This older French spy parody is just plain silly. A wealthy arms manufacturer has died, and it is up to the spies from several nations to try to retrieve the patents on his invaluable weapons. Starting with the perfunctory elimination of various spies while on a train, the movie gives one the hint that James Bond has nothing on these guys, and they don’t use gadgets either. A simple gunshot or a knife in the back or just a push out the door of the swift-moving train will do just fine, thank you. The French spy will try to seduce the deceased man’s widow, while the American will try to buy the patents with his bottomless bag of money. Others will don disguises and attempt to weasel their way into the home of the widow. As I said, this one is just plain silly. If you think you might enjoy more French spy parodies, try two of Michel Hazanavicius’s films owned by HCPL, OSS 117: Lost in Rio and OSS 117: Cairo, Nest of Spies, both of which star Jean Dujardin of The Artist fame.

I Killed my Mother, directed by Xavier Dolan

(In French, with English subtitles)

Xavier Dolan is a director on the rise from Quebec – young, talented, studied in his work and yet daring in story and execution. In this film, Hubert is a typical teen – he hates his mother, Chantale. He’d hate his father too, but his father isn’t really in the picture. Instead, his single mother must cope with his surly looks and smug insolence, while he must contend with her nagging and “I-already-know-how-this-will-turn-out” lectures. (Mothers always seem to know these things.) What Chantale does not know is that Hubert is gay and has a beau, the dashing Antonin, whose mother, like Antonin, is very cool. Everything about Antonin is cool, in fact, even his last name, Rimbaud. Of course, Hubert is not really going to kill his mother, but metaphorically, he may need to do something like that to free himself as he continues on his journey of growing up. Dolan’s movie Heartbeats is currently available in DVD format at HCPL; you may want to take a look at it if you like I Killed My Mother.

The Rabbi’s Cat, directed by Antoine Delesvaux and Joanne Sfar

(In French, with English subtitles)

Algeria, the 1920’s – here is a land possessing both the ancient and the modern, where Jews and Muslims live side by side. In this land resides a rabbi, whose daughter has a much-loved cat – just an ordinary cat, one might say, until it swallows a parrot one day, and behold! The cat talks. Thus begins the animated adventures of a talking cat, who accompanies the rabbi and his friends on a journey to find a mythical people – Africans who are Jews. A lost tribe of Israel perhaps? The adventure, in typical French fashion, provides an opportunity for the travelers, cat included, to engage in lengthy intellectual discussions that are at once philosphical and humorous. Some to their adventures are dangerous; others just humorous, but add to the talking cat a companion talking donkey, and you have more room for laughs than anything else.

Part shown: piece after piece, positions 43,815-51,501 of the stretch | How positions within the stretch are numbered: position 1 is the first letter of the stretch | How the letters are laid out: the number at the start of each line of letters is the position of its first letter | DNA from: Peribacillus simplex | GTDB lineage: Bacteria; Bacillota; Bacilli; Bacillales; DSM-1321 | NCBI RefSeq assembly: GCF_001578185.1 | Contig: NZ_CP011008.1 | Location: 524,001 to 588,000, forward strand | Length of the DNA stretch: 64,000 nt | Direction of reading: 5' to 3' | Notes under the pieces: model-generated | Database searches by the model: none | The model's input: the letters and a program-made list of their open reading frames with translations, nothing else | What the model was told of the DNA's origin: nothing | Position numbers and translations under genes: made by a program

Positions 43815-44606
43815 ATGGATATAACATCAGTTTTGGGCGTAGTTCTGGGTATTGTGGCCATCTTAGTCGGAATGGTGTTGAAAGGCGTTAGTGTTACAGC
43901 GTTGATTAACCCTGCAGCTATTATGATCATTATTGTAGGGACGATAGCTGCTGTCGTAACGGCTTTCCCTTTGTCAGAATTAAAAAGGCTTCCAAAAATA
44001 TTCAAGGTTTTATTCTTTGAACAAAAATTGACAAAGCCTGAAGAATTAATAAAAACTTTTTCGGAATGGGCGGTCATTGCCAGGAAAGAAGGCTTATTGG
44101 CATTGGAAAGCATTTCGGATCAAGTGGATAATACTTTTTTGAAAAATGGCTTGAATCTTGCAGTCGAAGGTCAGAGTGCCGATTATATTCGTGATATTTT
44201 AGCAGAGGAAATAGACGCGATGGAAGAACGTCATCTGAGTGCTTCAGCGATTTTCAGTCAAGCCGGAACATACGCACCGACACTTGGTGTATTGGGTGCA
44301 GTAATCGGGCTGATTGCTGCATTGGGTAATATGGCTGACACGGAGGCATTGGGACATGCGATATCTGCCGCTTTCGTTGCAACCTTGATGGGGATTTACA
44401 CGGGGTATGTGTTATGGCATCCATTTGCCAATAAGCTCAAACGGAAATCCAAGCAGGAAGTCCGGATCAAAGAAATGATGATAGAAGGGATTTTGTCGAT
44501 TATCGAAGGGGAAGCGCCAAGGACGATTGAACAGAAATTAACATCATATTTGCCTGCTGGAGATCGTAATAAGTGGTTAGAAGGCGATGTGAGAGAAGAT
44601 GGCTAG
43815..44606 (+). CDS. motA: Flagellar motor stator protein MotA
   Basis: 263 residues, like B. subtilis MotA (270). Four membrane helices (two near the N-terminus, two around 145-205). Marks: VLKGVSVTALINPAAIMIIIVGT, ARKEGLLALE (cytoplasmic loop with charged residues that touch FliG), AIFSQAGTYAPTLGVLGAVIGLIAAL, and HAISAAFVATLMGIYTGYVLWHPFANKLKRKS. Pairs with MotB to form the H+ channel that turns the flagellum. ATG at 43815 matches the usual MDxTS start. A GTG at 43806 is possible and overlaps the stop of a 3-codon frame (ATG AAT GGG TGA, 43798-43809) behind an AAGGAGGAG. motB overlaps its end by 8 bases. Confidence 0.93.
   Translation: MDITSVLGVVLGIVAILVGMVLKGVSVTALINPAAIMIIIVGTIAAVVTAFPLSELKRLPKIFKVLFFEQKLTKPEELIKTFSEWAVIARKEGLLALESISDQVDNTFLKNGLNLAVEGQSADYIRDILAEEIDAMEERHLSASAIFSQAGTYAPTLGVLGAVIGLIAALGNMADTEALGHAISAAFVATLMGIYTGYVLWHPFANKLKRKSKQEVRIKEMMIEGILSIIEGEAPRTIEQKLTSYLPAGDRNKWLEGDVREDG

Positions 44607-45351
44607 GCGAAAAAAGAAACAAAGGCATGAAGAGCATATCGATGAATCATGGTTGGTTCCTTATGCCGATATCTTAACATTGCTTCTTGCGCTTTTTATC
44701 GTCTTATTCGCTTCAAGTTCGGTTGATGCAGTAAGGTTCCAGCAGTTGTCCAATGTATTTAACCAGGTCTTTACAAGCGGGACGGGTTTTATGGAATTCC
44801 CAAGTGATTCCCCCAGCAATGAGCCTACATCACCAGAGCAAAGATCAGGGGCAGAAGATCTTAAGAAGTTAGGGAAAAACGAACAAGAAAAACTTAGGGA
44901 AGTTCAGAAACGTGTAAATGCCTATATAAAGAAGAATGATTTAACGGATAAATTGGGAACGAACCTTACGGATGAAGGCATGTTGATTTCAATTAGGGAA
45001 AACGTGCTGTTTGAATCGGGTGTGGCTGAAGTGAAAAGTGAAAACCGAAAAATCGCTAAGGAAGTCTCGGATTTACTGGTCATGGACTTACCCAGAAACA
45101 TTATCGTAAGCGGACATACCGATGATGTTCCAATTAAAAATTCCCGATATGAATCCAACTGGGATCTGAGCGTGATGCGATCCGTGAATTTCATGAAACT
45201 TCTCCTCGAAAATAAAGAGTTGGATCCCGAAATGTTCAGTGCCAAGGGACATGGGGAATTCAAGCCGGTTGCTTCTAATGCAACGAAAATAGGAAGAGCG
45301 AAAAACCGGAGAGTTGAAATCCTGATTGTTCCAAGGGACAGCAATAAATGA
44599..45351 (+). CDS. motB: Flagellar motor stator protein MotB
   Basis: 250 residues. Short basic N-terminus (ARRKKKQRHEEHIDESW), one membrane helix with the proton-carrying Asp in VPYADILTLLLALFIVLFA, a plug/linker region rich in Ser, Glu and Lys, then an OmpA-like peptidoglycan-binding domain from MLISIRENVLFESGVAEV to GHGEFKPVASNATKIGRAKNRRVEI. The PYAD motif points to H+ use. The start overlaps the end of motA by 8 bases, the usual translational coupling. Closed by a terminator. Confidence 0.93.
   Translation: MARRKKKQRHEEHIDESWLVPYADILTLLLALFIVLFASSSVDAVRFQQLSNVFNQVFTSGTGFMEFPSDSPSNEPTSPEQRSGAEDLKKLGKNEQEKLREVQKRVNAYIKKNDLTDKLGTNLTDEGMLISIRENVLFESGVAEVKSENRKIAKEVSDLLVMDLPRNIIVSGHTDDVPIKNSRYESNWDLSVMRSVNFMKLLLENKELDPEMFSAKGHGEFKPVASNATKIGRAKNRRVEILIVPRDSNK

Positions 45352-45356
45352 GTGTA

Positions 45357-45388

Shun Li and the Poet, directed by Andrea Segre

(In Italian, with English subtitles)

Shun Li is a Chinese immigrant, working to pay off her debt incurred when she traveled abroad to find a better life. When the debt is paid, her little son will be able to join her, but at the rate she is going, that will be years from now. Her efficiency and strong work ethic advance her to minding a little bar in Chioggio, a town not far from Venice, where she meets Bepi, himself an immigrant from what was Yugoslavia. He has taken nicely to his adopted land through the years, although his occasional nip of grappa is a throw-back to his Slavic roots. He is a widower, whose son lives in another city; she is a mother, whose son is thousands of miles away. In their mutual loneliness, a friendship grows. That others see danger in this growing connection leads to a greater conflict and deeper sense of who is a foreigner and who belongs.

To view past editions of the newsletter, see Foreign Films Archives.